OP-ED: Peter Lederman talks about expressing opinions in The NJ Law Journal about the New Jersey Municipal Court system.
Article by Peter H. Lederman, Esq.
Published in the New Jersey Law Journal
I remember listening some time ago, to one of my favorite radio shows out of New York City. The host would frequently and sarcastically refer to the “dozen or so” listeners who he assumed were on the other side of his microphone, listening to his broadcast. Surely, those were the gentler days of radio.
I must admit, that when I started offering my thoughts in this publication about the New Jersey Municipal Court system in general and DWI law in particular, I also suspected that readership was probably limited to those people who were otherwise committed to reading the New Jersey Law Journal from cover to cover and happened upon my offerings. There were indeed, many times when I checked for comments, whether in support or contrary to my viewpoint. Being in Court regularly, I also thought my colleagues might express their agreement or disagreement in response to some of the thoughts expressed. Lawyers, Prosecutors, and Judges can be opinionated. Expressing those opinions is what we are taught to do and in fact, do all of the time.
Sometimes, I’d ask for comment and seek out responses. Most times, the response was that the column hadn’t been seen. Of course, there always was the promise to take a look at it and get back to me with their point of view. It is true, though that sometimes I thought I was in a large forest and no one could hear me!
I have always tried to be a patient person, both as an attorney and outside my practice. I am also persistent, something that goes well with patience. They say the night is darkest, just before the sun starts to rise. And so it was with the conversation I had hoped would have been undertaken in an area of jurisprudence, which needs so much change for the better.
Obviously, there has been discussion on many different levels with regard to reform of the New Jersey Municipal Court. Proposals and suggestions have come from special committees charged with conducting hearings and reporting proposed changes, from Chief Justices of our Supreme Court, the Municipal Prosecutors Association, the New Jersey State Bar Association Municipal Court Section as well as the State Bar. An ongoing conversation certainly has been taking place on an informal level, for some time as well. The only hope was to in some way, help move the ball forward in this process. And indeed, it seems that that process may be beginning to occur.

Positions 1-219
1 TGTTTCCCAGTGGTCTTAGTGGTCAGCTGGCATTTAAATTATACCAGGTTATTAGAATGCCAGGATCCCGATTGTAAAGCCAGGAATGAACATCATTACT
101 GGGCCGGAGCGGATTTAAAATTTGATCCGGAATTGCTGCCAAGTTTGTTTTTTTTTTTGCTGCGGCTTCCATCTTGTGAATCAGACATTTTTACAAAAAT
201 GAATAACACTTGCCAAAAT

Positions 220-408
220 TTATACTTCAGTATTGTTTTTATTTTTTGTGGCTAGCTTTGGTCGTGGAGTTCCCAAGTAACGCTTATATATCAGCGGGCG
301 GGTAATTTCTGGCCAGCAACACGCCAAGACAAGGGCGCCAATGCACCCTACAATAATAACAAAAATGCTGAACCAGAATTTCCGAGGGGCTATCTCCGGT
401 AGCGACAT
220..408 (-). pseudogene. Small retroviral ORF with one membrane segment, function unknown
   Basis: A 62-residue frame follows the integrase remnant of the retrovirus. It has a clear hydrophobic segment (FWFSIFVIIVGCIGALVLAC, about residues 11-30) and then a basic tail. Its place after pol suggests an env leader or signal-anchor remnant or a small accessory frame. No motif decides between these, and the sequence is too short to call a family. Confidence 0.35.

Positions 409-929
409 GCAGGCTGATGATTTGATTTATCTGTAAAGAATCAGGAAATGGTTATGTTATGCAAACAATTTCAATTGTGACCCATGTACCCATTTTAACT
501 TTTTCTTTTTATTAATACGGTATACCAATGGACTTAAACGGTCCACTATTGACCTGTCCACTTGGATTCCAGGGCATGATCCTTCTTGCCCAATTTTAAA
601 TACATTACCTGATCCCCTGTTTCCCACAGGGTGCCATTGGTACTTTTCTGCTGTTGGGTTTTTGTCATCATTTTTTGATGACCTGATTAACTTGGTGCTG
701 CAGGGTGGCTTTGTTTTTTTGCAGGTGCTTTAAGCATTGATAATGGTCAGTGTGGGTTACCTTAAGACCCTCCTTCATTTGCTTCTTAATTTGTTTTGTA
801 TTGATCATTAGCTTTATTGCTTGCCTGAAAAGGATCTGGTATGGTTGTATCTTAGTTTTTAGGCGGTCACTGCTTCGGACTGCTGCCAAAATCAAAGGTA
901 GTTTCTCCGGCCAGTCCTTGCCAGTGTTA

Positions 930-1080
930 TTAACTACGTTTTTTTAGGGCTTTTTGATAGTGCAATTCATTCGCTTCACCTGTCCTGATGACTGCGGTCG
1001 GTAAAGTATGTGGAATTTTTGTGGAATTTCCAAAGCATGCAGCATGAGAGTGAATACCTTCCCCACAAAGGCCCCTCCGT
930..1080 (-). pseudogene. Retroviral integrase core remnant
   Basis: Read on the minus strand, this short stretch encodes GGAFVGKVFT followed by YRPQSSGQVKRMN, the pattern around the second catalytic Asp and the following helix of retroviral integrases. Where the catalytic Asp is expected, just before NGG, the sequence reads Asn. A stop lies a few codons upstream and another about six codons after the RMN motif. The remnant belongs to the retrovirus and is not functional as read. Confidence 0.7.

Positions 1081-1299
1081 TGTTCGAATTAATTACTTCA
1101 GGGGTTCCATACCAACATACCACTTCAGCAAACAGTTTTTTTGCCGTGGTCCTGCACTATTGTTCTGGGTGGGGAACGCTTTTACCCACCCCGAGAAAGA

The recent comments of Arnold Fishman, who argued Op-Ed in this Journal that a Rule change could help engender judicial independence. Responding to an earlier column that referenced a “perfect world” my friend and colleague argued that in a “round world” the good should not be sacrificed for the perfect. Soon after that appeared in the Journal, I saw Arnold and had a good exchange of ideas as to where the Municipal Court system should go with regard to this issue, from our different viewpoints. I do understand that his proposal for a Rule change would approach the problem of judicial independence from an incremental approach. My feelings are that, a more radical approach would be needed because of the systemic nature of the problem separating the Municipal Court judicial system from the Mayor and governing body of each town.
Who knows which approach is going to solve this problem. I suppose the only way to find out is to implement one proposal and see if it works. Obviously, only time will tell. What is important now however, is that there is a lively discussion going on in the opinion columns of this Law Journal. Frank discourse is the first step in ultimate resolution of this issue.
I have also been contacted by people involved in the Municipal Court system over the years, who wanted to tell their stories. Ret. Municipal Court Judge, Michael Pimpinelli, spoke with me about his experiences on the Bench over the years, in different South Jersey Municipalities. He related his experiences with Officers and elected officials, when he was made aware that he was expected to produce revenue for the towns. He related that he was also made aware of a need to raise fines, especially when it came to Municipal Ordinance violations. He related that at times, other requests were made of him that he felt were inappropriate.
In the last analysis, he worries that local elected officials use their power to control what occurred in Municipal Courts. He also worries that solving these problems would be difficult.
I enjoyed my conversation with the Judge and appreciated the fact that he made the effort to reach out to me and express his views. Again, I believe this is the point of the exercise. There seems to be agreement that the system needs to be reformed, either incrementally or by taking larger steps. What strikes me is the interest of a retired Judge and Past Chairmen of the New Jersey State Bar Association Municipal Court Section, to recognize the need to speak out and to move the ball forward.
Hopefully this discussion will continue. Perhaps legislation may even be proposed which will begin another conversation within the Legislature, resulting in legislation making the needed changes. As long as the conversation continues, we can only hope that this will someday be the case.
About the Author
Peter Lederman, Esq is an attorney and partner with the law firm of Davison, Eastman, Muñoz, Lederman & Paone. Peter represents drivers charged with DWI in Courts throughout the State of New Jersey. His practice is and has been limited to the exclusive representation of defendants charged with Driving While Intoxicated and other related offenses.